Good Stories

Anna McQueen, Primary Teacher

Nothing captivates our imaginations, pulls on our heart strings or sends us on a rollercoaster of emotions like a good story. It’s the reason many of us spend hours with our noses in a book, or eyes glued to a cinema screen. We love stories. Who has not laughed at one character’s comedy of errors, felt rising joy at another’s triumph, or shed a tear at an unfolding tragedy? Stories also offer an escape from our own lives. We get lost in the amazing, fantastical, idyllic worlds that are before us on screen or page. Sometimes we wish we were part of those worlds.

But of course, those stories are not real. When we fold the book shut, or switch off the screen, we go back to our familiar, and not-so-idyllic reality; a reality that may be unspeakably tragic or unbearably difficult.

Last term in Year 3, we read a story. It was called The Garden, the Curtain and the Cross. The tagline reads “The true story of how Jesus died and rose again.” It is a story based on the great and true reality of the Bible.

The Garden: The first part of the story focuses on a world, a garden. God created it. He created it all. He created people to live with Him and enjoy being with Him. As a class, we observed that Adam and Eve were so close to God that they could walk and talk with Him. This made it all the more sad when they turned away from God. Like a scratched CD, the shattered fragments of a priceless heirloom, or the lost pieces of an unfinished puzzle, we can never repair the consequences of turning away from God.

The Curtain: The next part of the story is about the curtain; not just any curtain; the temple curtain. It was an impressive 18 metre tall, purple, hand-embroidered piece of tapestry. It stood between God’s people and the Most Holy Place in the Temple. It reminded people that “It’s good to live with Him [God] but because of your sin, you can’t come in.” The curtain represents the lasting effects of our turning away from God, and the way we hurt each other by turning away from people too. This is called sin. Our world can never be perfect because there is sin. We long for perfection but we can see how unattainable it is. Without God, our world and our selves will always be broken.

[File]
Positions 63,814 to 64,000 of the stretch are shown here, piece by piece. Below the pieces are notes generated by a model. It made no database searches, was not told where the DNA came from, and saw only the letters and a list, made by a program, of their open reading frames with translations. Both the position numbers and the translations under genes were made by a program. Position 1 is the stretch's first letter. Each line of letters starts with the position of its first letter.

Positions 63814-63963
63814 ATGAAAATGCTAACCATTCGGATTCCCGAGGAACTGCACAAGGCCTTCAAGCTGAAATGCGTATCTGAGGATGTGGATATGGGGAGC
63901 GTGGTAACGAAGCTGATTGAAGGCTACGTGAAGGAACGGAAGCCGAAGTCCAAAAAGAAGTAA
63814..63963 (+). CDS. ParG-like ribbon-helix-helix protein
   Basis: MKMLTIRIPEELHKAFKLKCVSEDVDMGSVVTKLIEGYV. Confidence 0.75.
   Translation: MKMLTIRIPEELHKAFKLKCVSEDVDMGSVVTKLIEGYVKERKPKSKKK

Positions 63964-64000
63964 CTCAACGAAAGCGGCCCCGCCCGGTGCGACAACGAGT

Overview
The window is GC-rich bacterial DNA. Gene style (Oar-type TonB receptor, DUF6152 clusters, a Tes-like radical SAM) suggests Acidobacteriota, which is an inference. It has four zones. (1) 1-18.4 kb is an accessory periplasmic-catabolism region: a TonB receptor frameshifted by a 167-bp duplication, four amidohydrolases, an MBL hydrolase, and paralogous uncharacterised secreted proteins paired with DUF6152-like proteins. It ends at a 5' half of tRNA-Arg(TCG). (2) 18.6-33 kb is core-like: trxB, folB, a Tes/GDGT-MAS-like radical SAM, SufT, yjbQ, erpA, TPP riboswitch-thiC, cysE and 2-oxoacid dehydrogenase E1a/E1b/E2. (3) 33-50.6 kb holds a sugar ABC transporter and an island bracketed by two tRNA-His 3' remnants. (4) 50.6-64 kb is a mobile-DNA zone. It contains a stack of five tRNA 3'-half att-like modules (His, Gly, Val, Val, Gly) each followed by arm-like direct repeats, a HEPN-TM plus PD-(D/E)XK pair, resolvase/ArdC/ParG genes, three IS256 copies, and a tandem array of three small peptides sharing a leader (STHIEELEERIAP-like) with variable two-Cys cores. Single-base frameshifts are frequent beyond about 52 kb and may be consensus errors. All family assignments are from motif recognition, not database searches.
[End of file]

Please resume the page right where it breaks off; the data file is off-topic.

The Cross: The final part of the story focuses on Jesus. He came to fix the imperfection and brokenness we experience with each other and with God. He paid the price for our sin by dying on a cross. He did not stay dead. He rose to life again. He will return to restore His people to a perfect relationship with God. The curtain has been torn in two. There is no barrier between God and His people any more.

This may be a story that you are very familiar with. It doesn’t take us to another planet; a fantastical realm of elves and hobbits, knights, heroes and romance. It is not a comfortable story or an escape, and it is a story that is too wonderful for our minds to fully grasp. It reveals our deepest flaws. It challenges and confronts us. It also comforts and leads us, teaches and saves us, because it’s all true.

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